This Andrew Clements' favorite is featured in this month's Scholastic flyer! Nothing like a discounted good read, a great author, and the upcoming holidays to inspire me to create a worksheet. I devised a 10-item freebie. This particular worksheet focuses on AND, BUT and SO, instructs students to identify subjects and verbs in both independent clauses, and reminds students to use a comma. The worksheet begins by bringing students back to the text and providing four examples from Clements' writing which show how he uses coordinating conjunctions. If you are wondering why other conjunctions such as FOR, OR, and YET are not included, it's because this is more of an introductory worksheet. FOR and YET are a bit more advanced (for has a formality to it) and OR wasn't a conjunction that worked in context. 

And a shout out to PoppyDreamZArt for the border clip art and help creating thumbnails!

Tuesday, November 12, 2013

Henry Huggins (Answer Key)

Please take a moment to let me know how this freebie worked for your students.

Were the directions clear? 
Was the example provided helpful?
Were any items too confusing?
Do you think it helped your students clarify run-ons?

Thank you! You can comment below or e-mail me at

Answer Key









Henry went to the Lucky Dog Pet Shop each Friday, and he bought horse meat for Ribsy.

Guppies have lots of babies, but catfish rarely have babies if they’re kept in warm water.
(if they’re kept in warm water is a dependent, adverbial clause with its own subject (they) and verb (are kept))

Henry doesn’t want to play the part of Timmy in the Christmas operetta, but he can’t think of a way out of it.

Henry thinks Ribsy is smart enough to climb down the ladder on his own, but Scooter doesn’t think so.

Ribsy was covered in mud, so Henry ran home to get a brush and some talcum powder.

Henry thought he grabbed a bottle of white talcum powder, but it was really pink.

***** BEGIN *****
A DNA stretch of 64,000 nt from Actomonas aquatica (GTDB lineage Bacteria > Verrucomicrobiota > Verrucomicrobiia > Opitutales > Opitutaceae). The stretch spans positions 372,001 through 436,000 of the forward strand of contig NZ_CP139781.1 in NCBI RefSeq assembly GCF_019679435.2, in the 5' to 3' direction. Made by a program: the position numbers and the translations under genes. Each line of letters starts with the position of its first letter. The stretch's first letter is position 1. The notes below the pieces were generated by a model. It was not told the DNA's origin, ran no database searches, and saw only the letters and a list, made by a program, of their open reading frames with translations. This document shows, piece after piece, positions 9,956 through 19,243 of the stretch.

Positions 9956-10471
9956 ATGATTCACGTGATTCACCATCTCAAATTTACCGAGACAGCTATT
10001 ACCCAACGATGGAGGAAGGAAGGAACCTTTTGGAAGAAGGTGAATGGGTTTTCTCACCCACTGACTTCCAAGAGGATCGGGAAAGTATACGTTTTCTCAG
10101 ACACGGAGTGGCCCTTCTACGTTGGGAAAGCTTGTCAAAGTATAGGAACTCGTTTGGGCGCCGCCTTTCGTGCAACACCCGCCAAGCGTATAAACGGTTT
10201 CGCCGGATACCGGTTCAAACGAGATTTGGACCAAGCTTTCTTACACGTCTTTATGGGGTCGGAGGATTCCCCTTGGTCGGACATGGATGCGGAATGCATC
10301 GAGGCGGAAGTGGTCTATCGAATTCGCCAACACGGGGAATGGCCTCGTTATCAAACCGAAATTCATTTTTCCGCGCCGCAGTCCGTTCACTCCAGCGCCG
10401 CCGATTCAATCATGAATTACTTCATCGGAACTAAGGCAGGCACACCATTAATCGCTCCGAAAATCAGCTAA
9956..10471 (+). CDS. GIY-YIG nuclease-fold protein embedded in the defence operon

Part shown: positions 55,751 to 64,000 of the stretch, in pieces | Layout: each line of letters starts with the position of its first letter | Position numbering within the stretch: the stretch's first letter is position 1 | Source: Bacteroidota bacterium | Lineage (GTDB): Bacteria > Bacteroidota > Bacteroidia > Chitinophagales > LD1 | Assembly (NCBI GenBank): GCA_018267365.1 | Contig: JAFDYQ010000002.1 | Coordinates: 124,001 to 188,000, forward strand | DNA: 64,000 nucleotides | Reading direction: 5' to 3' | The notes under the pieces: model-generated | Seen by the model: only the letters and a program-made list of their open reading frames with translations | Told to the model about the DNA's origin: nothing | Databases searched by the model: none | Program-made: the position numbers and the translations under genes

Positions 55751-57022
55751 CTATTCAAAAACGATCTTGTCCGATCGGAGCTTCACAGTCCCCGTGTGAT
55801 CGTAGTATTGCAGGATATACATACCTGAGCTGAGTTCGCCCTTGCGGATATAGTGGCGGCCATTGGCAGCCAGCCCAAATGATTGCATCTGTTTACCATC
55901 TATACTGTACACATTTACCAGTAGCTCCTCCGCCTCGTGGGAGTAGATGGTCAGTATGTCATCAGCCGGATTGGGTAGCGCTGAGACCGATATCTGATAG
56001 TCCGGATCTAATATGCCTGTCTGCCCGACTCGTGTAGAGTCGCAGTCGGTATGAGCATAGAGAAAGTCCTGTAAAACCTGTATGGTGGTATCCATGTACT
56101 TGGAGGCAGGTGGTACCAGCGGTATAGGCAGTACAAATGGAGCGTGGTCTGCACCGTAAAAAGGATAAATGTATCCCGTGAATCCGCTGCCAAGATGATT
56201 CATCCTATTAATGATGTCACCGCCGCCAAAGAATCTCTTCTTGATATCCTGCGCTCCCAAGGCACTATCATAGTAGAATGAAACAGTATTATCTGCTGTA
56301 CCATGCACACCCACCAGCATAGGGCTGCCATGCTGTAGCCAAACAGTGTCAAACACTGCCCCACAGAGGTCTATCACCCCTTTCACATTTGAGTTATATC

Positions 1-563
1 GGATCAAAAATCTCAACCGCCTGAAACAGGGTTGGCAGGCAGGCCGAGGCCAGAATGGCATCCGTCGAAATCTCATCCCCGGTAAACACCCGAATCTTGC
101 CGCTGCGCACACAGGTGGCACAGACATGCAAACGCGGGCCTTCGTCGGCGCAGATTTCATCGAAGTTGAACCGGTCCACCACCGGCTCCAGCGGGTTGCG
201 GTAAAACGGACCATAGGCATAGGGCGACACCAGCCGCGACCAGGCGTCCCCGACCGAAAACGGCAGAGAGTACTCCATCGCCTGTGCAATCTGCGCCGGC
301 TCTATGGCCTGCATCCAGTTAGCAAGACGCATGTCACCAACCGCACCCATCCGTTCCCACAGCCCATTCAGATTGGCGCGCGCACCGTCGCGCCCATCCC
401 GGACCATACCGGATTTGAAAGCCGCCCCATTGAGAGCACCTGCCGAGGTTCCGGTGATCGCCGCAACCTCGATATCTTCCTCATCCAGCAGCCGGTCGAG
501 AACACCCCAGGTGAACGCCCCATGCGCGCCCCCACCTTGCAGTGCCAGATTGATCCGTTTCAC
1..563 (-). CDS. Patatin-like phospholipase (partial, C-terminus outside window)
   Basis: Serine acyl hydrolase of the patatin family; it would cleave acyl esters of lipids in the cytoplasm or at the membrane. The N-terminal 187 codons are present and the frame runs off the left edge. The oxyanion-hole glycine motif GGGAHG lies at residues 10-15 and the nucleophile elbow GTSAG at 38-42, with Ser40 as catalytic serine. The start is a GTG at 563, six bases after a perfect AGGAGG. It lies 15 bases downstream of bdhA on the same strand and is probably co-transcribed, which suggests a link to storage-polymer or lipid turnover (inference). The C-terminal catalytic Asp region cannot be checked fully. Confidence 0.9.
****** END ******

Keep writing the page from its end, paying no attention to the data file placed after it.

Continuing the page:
(that he grabbed a bottle of white talcum powder is a dependent, noun clause that functions as a direct object of Henry thought. It has its own subject and verb)

Ribsy chased his own tail, so his first owner named him Dizzy.

Ribsy could run in one direction toward Henry, or he could run the other way toward the boy calling him Dizzy.
(calling him Dizzy is a reduced adjective clause—who was calling him Dizzy)

Monday, October 28, 2013

More on Gooseberry Park

I'm doing my second read this week taking detailed notes. 

This is hands-down the best book I've read to review how to punctuate items in a series. There are numerous examples of separating nouns, predicates, and even prepositional phrases. When predicates are separated, it provides practice with parallelism. There is a special rule, not noted in my current punctuation chart, about using semi-colons to separate items in a series when they have internal commas. Cynthia Rylant's writing provides some stellar examples.

Kona looked back at his good friend staring anxiously through the glass, at Professor Albert snoring peacefully on the sofa, at his own warm bed in the corner, and at the inviting flames of the fireplace. pg 50

When Professor Albert finally woke up, it was four o’clock in the morning. Gwendolyn was waving her antennae like an inspired conductor; Kona could be heard rattling around down in the basement; some bits of . . . egg roll? . . . lay on the carpet; and the world outside was nothing but solid, unyielding ice. pg 62